5. Spatial resolution and accuracy of data collection - The accuracy that can be obtained by image data is determined in part by the spatial resolution of the image data, as stated previously in this report. The smallest physical parameter being monitored by GCMRC is the size composition of aquatic and terrestrial sediments. Discrimination of particles that are in the range of clay through sand sizes is extremely difficult using reflected-optical or emitted-thermal image data because a number of physical, chemical, and mineralogical factors combine to produce an energy signal from a surface, some of which counteract the effects of other factors. Excluding fine-grained sediment from consideration, the next largest feature measured by GCMRC consists of individual bushes ( 0.5-m in diameter) or cobble-sized (7-26 cm) particles. One of the smallest scale measurements made by the biological resource program is the volume of vegetation using a sampling diameter of 20 cm. A terrestrial biologist that maps the vegetation within the Grand Canyon believes that a spatial resolution of 10-15 cm would be adequate for vegetation surveys (Mike Kearsley, personal communication, 2000). This resolution is close to the mean diameter (16 cm) defined for cobbles. A recent field investigation was conducted in the Lee’s Ferry reach to evaluate the use of CIR orthophoto images for locating and detecting individual bushes. The investigation found that individual bushes could easily be detected, located, and mapped using the 25-cm resolution of the CIR imagery. Cobble bars could also be detected because the average diameter of the cobbles was within the upper size range for cobble particles. Thus, a conservative estimate of the spatial resolution for GCMRC resource requirements would be 15-20 cm (three to four times lower resolution than previously acquired). Recent image data of the channel substrate that was acquired under high-gain sensor conditions at 18-cm resolution showed obvious textural differences among channel substrate units, even though the resolution was somewhat degraded by normal refraction in the water. A spatial resolution of 15-20 cm results in a positional accuracy of about 39-50 cm, which is close to the positional accuracies of the better controlled resource surveys. Although this accuracy is an order of magnitude lower than that provided by the terrestrial sediment surveys, the 3-cm accuracy in location that is reported for those surveys is not required for area and volume measurements which have 2-3% error levels. This recommended spatial resolution and positional accuracy may be further relaxed in the future after more detailed analysis of data acquired at this new spatial resolution.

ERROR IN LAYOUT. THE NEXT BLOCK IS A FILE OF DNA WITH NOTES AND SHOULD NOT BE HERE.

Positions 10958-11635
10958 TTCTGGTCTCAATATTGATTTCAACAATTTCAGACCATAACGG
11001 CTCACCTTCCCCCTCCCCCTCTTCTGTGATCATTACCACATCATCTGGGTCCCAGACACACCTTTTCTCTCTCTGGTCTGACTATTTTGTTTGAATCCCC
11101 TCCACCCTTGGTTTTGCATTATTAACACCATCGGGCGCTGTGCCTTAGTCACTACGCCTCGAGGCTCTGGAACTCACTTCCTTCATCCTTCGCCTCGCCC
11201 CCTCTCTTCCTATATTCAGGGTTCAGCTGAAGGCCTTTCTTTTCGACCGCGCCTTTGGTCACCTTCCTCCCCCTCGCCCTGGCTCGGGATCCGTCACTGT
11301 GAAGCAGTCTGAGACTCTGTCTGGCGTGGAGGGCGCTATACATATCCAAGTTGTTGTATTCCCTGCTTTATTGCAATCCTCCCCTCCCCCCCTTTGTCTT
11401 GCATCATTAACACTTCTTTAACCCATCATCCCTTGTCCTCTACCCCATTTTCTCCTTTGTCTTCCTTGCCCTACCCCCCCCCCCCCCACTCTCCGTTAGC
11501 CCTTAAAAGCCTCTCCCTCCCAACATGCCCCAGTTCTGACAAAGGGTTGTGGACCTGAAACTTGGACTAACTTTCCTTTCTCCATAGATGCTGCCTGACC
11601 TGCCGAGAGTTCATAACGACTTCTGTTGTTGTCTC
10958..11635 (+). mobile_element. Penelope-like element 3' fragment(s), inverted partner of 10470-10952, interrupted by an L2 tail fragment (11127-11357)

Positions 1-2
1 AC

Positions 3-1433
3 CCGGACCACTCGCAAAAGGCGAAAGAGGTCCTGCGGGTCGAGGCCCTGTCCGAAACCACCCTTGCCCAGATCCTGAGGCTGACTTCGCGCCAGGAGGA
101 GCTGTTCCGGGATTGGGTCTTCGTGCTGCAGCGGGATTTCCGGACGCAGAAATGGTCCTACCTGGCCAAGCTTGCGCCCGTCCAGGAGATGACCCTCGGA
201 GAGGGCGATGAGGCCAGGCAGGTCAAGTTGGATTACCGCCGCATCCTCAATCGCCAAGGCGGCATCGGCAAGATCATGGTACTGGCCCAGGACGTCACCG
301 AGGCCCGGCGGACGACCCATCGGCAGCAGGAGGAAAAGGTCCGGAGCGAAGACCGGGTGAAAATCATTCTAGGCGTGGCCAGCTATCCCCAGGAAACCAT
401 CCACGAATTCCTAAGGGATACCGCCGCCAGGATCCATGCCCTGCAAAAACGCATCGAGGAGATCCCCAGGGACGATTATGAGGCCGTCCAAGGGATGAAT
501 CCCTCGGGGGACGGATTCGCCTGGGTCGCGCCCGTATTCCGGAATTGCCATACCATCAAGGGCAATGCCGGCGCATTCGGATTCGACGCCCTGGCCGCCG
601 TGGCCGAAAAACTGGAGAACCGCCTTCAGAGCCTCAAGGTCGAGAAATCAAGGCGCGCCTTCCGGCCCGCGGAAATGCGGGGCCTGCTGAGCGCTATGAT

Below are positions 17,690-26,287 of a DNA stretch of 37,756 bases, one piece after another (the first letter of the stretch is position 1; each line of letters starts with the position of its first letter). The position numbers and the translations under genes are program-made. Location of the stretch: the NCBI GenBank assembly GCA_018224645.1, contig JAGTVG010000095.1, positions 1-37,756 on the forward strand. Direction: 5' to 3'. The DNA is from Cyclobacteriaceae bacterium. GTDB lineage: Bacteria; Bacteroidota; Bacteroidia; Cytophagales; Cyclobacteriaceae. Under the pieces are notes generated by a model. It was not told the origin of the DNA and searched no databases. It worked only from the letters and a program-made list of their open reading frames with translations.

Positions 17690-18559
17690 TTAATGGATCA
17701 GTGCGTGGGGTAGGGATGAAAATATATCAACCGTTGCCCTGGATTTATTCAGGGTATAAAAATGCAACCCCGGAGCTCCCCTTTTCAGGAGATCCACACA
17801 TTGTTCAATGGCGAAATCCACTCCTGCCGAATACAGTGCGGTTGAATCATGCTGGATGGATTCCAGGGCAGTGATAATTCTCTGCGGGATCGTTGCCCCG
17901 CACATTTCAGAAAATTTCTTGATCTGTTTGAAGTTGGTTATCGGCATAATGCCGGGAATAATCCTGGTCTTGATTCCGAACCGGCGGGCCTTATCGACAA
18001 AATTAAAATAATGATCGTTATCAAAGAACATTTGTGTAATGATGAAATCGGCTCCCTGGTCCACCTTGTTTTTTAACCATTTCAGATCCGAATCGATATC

In terms of LIDAR resolution, there is not yet a good understanding of the accuracies of area and volume calculations associated with different LIDAR spot spacings, especially for vegetated terrain. The LIDAR simulation data presented in the physical resources section (Figure 1-3) provides some guidance. That analysis suggests that a small error (3%) in volume estimate can be achieved using a LIDAR spot spacing that is equal to the wavelength of the smallest mappable terrain undulation in areas of relatively moderate relief that have no vegetation. [The more topographically subdued a region is, the larger the LIDAR spot spacing can be and still achieve a 97% accuracy in volume estimate.] For example, if volume estimates are based on a DEM that is generated from a topographic map with a 0.25-m contour interval, then the smallest undulation that can be represented by the map would have a wavelength (basal width) of 0.5 m. Application of the “theoretical” rule derived from the simulation data would therefore suggest that LIDAR could capture about 97% of the topographic data represented by that topographic map using a spot spacing of 0.5 m. This “theoretical” rule is more stringent than the “rule of thumb” that is employed by all commercial LIDAR companies, which states that an average LIDAR spot spacing equal to four times a desired map contour interval will produce that contour map with the accuracy dictated by national map accuracy standards. The issue of LIDAR resolution needs to be addressed using data collected over vegetated sand bars in the Grand Canyon. Such data now exists for several reaches at a spot spacing of 0.5 meters; these data will soon be carefully compared with other topographic data produced by land surveys and photogrammetry, but a conclusive recommendation may require higher resolution LIDAR data if the existing data produce ambiguous results. An evaluation of LIDAR bathymetry should also be performed during calendar year 2001 in order to determine LIDAR’s potential (and limitations) for both the Aquatic and terrestrial environments. The positional accuracy of the LIDAR data should be no worse than that for the image data; most LIDAR systems provide 15-30 cm positional accuracies. In term of the vertical accuracy of LIDAR, most LIDAR systems can obtain 15 cm accuracies, but this is far below the levels of annual change in height (a few cm) that is observed on terrestrial sand bars. However, local adjustments of the LIDAR elevations could be made for sand bars using the stable topographic areas that occur further up slope within or above the Old High Water Zone.